Machine learning conference in Munich
It would be difficult to imagine a machine learning conference in Munich without some b.telligent presence – and the b.telligent data science team certainly wasn't going to miss out on a three-day machine learning conference in Munich and an opportunity to share ideas and opinions with like-minded people and learn the latest industry news and trends.
Dr. Sebastian Petry summarized the most important insights as follows:
Deep learning and artificial intelligence (AI) have become an indispensable part of the machine learning process. There was hardly a talk that did not mention this. Many of the talks expressed the view that, despite its huge potential, the discipline is still at a very early stage. Deep learning projects are, after all, still research projects. We were pleased to see our own views on this matter confirmed, and it was also good to see confirmation of our experience with Tensorflow.
How do I measure intelligence with AI? A methodological framework was presented that attempted to answer this fascinating question. It is a question that I intend to explore further, because I see good opportunities for using this framework to evaluate bots and other AIs.
Data science and software development are moving closer together. As smart algorithms continue to become more closely linked to products, data scientists are becoming more closely involved with software development.
I am curious to discover how the concept of “data scientist” will develop in the future. There are two possibilities.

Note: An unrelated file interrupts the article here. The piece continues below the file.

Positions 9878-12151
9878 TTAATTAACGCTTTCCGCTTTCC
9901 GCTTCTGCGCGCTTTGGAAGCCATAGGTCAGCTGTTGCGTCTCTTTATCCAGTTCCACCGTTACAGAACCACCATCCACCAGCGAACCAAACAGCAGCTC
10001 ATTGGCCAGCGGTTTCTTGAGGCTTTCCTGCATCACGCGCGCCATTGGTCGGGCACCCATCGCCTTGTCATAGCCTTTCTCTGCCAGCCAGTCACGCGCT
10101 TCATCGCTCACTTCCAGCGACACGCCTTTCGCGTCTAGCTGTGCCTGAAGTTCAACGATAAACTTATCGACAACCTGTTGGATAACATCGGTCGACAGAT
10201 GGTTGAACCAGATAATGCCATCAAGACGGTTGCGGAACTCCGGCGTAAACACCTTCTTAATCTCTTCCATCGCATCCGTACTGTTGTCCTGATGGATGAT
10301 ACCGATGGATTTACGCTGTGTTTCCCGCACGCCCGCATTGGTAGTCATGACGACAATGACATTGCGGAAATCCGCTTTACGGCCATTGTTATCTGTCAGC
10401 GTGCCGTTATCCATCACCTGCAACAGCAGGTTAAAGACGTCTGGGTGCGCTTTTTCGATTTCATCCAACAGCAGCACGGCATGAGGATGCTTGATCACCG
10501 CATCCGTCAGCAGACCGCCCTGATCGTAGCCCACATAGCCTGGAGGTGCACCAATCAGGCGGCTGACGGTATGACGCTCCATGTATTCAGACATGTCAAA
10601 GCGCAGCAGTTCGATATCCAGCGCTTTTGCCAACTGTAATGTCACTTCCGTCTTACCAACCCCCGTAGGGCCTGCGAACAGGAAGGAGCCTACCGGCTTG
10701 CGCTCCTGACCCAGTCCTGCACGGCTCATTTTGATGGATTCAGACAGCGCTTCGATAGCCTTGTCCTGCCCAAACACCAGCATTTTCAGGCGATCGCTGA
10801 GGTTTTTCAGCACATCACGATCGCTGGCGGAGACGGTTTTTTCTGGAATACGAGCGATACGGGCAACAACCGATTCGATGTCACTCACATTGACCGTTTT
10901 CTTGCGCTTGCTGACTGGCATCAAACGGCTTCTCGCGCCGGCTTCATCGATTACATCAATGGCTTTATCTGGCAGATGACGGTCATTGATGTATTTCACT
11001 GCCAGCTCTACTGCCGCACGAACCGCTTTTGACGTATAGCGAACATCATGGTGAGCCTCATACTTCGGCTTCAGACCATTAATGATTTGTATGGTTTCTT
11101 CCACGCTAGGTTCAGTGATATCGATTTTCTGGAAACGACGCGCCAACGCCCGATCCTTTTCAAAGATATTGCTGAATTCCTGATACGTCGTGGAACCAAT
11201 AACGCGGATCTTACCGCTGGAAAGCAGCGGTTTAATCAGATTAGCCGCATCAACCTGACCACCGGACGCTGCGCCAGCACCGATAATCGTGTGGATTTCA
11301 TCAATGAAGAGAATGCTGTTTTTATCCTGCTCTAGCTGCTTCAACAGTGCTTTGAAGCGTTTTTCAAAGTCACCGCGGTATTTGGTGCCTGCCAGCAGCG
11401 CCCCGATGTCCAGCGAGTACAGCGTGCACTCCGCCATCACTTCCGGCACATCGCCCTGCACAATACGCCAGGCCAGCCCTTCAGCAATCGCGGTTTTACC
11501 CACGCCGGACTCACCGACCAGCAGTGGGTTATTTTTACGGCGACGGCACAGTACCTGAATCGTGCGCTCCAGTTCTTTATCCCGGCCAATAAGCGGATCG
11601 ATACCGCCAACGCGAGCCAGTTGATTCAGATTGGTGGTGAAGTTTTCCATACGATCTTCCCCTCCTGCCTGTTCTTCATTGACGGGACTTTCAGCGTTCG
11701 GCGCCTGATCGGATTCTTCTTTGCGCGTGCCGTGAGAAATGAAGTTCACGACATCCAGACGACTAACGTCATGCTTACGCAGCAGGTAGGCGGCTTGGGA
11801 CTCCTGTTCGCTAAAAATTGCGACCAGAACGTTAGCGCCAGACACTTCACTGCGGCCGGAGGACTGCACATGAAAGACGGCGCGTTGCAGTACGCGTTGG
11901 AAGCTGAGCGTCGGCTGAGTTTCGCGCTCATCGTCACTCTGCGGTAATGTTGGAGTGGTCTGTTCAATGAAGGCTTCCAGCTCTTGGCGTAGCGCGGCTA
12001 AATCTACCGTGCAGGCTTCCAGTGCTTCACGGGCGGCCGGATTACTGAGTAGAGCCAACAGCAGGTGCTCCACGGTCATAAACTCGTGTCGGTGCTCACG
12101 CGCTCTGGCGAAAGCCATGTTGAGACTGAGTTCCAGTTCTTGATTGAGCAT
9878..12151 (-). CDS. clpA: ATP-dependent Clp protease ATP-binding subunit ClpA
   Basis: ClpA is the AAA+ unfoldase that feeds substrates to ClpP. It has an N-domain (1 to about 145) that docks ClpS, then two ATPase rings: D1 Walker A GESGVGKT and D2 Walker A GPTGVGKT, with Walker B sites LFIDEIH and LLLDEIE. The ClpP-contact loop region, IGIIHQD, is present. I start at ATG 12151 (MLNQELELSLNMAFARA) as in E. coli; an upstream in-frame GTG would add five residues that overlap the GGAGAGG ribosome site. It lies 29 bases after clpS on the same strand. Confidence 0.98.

- The technical data scientist: a data scientist who understands the entire set of methods and whose primary interest lies in implementing and optimizing these algorithms in a product.
Serious software development skills are required to do this, even in Java, which is not a typical language for data scientists. The business problem and business case have already been worked out and judged to be promising.
- The business data scientist: a data scientist who is heavily involved in using modern data science methodologies to solve business problems, but is less interested in the actual implementation process. His main focus is the pre-implementation stage, although he has greater involvement with PoC and implementation in less complex environments.
It remains to be seen whether the job market can provide enough data scientists capable of straddling both areas, but I think that the division I have just described makes sense.
Be that as it may, the three-day machine learning conference in Munich proved to be a successful event with an interesting lecture program!